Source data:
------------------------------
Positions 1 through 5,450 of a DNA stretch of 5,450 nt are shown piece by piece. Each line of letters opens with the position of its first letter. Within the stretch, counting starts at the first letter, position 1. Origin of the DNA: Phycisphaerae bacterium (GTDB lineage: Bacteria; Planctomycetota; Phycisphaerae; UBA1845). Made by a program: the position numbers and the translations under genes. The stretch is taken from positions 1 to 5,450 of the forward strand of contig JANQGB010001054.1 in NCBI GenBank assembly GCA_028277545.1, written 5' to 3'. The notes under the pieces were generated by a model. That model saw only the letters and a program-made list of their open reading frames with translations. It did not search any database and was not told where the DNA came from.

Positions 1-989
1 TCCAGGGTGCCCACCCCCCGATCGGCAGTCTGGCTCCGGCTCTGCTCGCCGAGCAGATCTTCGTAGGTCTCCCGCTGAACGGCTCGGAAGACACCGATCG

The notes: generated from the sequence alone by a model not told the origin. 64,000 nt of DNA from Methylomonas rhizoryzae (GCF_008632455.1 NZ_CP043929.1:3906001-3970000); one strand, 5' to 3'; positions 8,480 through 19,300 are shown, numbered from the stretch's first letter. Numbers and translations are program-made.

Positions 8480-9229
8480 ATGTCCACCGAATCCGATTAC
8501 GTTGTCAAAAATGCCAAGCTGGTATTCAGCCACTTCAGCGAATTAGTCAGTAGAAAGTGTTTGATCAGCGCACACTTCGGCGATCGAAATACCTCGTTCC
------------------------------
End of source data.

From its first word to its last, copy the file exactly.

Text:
Positions 1 through 5,450 of a DNA stretch of 5,450 nt are shown piece by piece. Each line of letters opens with the position of its first letter. Within the stretch, counting starts at the first letter, position 1. Origin of the DNA: Phycisphaerae bacterium (GTDB lineage: Bacteria; Planctomycetota; Phycisphaerae; UBA1845). Made by a program: the position numbers and the translations under genes. The stretch is taken from positions 1 to 5,450 of the forward strand of contig JANQGB010001054.1 in NCBI GenBank assembly GCA_028277545.1, written 5' to 3'. The notes under the pieces were generated by a model. That model saw only the letters and a program-made list of their open reading frames with translations. It did not search any database and was not told where the DNA came from.

Positions 1-989
1 TCCAGGGTGCCCACCCCCCGATCGGCAGTCTGGCTCCGGCTCTGCTCGCCGAGCAGATCTTCGTAGGTCTCCCGCTGAACGGCTCGGAAGACACCGATCG

The notes: generated from the sequence alone by a model not told the origin. 64,000 nt of DNA from Methylomonas rhizoryzae (GCF_008632455.1 NZ_CP043929.1:3906001-3970000); one strand, 5' to 3'; positions 8,480 through 19,300 are shown, numbered from the stretch's first letter. Numbers and translations are program-made.

Positions 8480-9229
8480 ATGTCCACCGAATCCGATTAC
8501 GTTGTCAAAAATGCCAAGCTGGTATTCAGCCACTTCAGCGAATTAGTCAGTAGAAAGTGTTTGATCAGCGCACACTTCGGCGATCGAAATACCTCGTTCC